The highlight was having a lady walk past who said she had already received the tract I was offering her. I didn’t have a chance to interact, but later she came back past, and I stopped her asking her if it was that exact tract she had received, and when / where she had received it. It turns out it was placed in her letterbox last month. I asked if she had read it, and she had - but it had obviously had no impact on her. But I had an opportunity now to follow up, and briefly go over the law and the gospel with her, and bring some urgency to the message in the tract. She said she would read it again.
How is it that I’m sitting here writing yet another log entry? Time is going so fast. Next thing you know we will be in eternity!
The variable spring weather seems to have passed, and we are having lovely summer days now. It was nice on Saturday, and nice and hot on Sunday. Both days we were in Cashel Mall.
Although on Saturday I started in Cathedral Square, but there seems to be a lot more people in Cashel Mall now on the weekends. There were animal rights activists at the Bridge of Remembrance, Hare Krishna followers down by Colombo Street, so I planted myself in between. Part way through the outreach, a whole lot of dogs and their owners walked through the mall. Saturday is turning into a really interesting time to be there!
The most interesting conversation from Saturday was with one of the animal rights activists. He loved logic and was very keen for a conversation. But when I used logic to explain how we know God exists. He became agitated, and then angry - I don’t think he realised how angry he was getting. He had conceded that there must be a creator of the universe, but he was demanding to know why that creator should be the God of the Bible. But my answers only seemed to feed his anger. So I asked him why he was getting so angry. He said, “you’re not answering my question”. So I said, “well I don’t want to answer your question because you are getting angry, we seem to be stuck in a loop - maybe we should call it quits?”. He agreed, and shook my hand before leaving - he had a tract that I gave him at the start of the conversation - and I did actually get a chance to briefly explain the hope of the gospel.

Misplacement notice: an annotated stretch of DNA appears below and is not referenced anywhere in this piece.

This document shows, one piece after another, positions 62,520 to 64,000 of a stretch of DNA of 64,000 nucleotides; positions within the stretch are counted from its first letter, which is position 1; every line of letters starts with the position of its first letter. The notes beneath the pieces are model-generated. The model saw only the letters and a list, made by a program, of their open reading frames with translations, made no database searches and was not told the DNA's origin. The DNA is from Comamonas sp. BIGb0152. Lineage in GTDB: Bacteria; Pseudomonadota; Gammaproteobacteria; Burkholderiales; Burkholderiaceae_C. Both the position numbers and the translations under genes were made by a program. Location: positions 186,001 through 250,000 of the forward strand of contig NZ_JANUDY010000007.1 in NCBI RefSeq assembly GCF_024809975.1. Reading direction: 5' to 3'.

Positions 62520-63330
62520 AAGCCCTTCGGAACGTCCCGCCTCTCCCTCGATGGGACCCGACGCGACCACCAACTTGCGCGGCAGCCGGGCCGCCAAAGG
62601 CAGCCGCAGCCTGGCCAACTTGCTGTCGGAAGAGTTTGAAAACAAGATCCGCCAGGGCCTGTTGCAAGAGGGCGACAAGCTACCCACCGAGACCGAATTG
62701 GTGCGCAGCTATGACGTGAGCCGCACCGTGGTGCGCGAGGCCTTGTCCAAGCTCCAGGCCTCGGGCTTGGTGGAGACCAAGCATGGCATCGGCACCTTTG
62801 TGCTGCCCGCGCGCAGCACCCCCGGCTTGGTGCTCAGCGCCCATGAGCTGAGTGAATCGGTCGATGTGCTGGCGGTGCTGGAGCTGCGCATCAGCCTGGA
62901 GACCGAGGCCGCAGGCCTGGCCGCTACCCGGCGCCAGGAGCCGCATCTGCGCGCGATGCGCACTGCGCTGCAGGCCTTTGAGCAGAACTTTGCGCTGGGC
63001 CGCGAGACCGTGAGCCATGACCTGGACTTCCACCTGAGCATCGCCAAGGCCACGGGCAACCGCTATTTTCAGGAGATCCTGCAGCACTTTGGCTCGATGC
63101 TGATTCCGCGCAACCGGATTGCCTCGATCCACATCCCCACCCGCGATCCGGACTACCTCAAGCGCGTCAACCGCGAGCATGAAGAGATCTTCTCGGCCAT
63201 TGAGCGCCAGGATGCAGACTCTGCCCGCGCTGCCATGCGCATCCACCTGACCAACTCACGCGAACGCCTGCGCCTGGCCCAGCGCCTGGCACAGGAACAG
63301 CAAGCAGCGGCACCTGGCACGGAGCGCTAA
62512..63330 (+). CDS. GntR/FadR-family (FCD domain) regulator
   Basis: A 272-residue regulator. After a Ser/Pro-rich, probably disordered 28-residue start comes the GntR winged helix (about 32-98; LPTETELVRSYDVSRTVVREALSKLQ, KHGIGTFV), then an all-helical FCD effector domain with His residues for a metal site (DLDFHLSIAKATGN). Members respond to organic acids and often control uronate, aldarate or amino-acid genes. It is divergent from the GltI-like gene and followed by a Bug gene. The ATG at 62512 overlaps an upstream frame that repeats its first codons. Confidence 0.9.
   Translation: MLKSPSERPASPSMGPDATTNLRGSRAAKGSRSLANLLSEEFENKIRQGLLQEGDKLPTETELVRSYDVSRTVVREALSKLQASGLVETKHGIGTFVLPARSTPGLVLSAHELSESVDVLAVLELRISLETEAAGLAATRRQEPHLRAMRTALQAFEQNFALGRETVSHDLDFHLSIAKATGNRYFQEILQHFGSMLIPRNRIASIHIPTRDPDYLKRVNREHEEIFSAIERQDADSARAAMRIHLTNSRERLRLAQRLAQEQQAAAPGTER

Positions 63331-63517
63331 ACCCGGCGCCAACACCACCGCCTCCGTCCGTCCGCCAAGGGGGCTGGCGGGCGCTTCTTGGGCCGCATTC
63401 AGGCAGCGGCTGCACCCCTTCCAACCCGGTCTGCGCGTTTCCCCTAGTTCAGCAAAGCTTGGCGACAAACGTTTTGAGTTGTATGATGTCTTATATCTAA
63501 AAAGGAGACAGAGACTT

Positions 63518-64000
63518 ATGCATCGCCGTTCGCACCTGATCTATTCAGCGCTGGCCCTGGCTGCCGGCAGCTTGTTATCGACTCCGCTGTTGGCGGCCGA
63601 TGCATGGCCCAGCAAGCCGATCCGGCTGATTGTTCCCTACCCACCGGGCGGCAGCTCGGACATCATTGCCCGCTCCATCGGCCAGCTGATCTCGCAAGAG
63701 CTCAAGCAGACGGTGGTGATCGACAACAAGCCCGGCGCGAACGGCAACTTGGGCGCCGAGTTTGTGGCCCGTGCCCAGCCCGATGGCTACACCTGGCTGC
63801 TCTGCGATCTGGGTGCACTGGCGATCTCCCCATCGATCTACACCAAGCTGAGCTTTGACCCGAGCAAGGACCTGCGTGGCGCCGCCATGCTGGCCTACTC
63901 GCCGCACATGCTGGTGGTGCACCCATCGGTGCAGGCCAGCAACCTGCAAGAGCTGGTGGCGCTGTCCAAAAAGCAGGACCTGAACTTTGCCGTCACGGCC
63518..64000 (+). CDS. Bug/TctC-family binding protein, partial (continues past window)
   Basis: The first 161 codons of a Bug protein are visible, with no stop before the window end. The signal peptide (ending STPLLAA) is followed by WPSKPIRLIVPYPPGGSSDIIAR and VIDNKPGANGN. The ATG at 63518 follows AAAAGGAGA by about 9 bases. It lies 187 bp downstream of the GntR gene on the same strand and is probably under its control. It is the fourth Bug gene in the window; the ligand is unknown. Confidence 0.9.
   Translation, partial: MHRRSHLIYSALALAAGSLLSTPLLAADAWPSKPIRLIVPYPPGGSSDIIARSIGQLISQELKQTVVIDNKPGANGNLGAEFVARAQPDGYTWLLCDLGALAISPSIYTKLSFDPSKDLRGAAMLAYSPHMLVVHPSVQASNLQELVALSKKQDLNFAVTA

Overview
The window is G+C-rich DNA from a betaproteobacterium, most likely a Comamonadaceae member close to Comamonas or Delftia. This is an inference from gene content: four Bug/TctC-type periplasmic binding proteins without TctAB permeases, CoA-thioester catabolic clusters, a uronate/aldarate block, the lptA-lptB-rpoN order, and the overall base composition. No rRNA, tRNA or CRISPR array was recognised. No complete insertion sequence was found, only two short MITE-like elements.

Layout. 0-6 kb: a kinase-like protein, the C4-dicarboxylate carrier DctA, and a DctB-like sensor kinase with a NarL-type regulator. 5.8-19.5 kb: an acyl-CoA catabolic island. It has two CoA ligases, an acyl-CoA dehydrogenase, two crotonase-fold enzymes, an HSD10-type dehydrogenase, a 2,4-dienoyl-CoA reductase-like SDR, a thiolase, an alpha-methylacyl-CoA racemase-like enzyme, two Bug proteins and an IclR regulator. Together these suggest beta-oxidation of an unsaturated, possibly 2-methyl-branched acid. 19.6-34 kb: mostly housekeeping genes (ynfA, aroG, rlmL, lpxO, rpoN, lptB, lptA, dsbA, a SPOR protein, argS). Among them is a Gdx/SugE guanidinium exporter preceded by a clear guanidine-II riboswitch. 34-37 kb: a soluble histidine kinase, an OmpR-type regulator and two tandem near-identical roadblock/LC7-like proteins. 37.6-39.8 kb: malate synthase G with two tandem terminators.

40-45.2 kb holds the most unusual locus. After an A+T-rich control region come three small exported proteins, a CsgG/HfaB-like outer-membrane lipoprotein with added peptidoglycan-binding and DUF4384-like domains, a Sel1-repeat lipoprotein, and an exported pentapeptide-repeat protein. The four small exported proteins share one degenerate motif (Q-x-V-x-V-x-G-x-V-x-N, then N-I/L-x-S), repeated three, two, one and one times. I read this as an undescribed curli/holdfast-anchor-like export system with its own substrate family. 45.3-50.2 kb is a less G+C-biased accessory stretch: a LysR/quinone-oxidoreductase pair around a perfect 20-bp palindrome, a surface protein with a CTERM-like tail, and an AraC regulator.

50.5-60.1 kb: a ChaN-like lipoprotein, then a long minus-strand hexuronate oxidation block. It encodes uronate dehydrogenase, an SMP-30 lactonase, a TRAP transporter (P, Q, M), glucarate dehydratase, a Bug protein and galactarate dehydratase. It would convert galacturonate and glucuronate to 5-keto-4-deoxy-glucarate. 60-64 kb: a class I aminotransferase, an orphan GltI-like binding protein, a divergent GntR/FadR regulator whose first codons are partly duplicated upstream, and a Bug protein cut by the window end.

For some reason, his anger deeply impacted me. Through experience, I’ve become used to dealing with it (it doesn’t happen often) - but from time to time it gets to me.
Sunday saw a team of four. Jermaine had brought his two daughters out with him, and they shared tracts while Jermaine and I ran flip charts.
Early in the outreach, I offered tracts to a couple who completely ignored me. But further down they accepted tracts from the kids, and that led them into a wonderful gospel conversation with Jermaine!
But I did have some great conversations. One is etched into my memory. I did a simple law and gospel presentation with a guy via the flip chart, and it seemed to be impacting him deeply. But he was resisting. He wasn’t convinced that it was true, so I circled back and showed him how he knew God exists and the reality of our sin dilemma. He finally agreed that it concerned him that he would be heading to hell. And it was then that I explained the glorious gospel - interestingly he already knew it; but the gravity of it, in context, seemed to be hitting home. He needed to move on, but when we shook hands, he looked me in the eyes and held my hand for a moment. He had appreciated the talk. He accepted a tract. I noticed some time later he came back down the mall on the other side, and received another tract from one of Jermaine’s kids. Oh Lord, convict him of sin, and save him for your glory! May I see him again - in your Kingdom!
Thursday’s bus stop outreach at Northlands became so busy, once the high school kids turned up, that we decided to just stay there, rather than head to Eastgate. The constant gospel conversations became quite tiring, so we headed into the mall for a fifteen minute break before getting back out into the harvest. Very encouraging indeed.
I talked to quite a few Christians, a guy who was Coptic Orthodox (from Egypt), a guy who had been at a Catholic school for a year and was now very interested in talking about the deep questions of life. I even had a bus driver get off his bus to have a cigarette and talk to me. I was able to challenge him briefly, before he had to go again - he left with a gospel tract.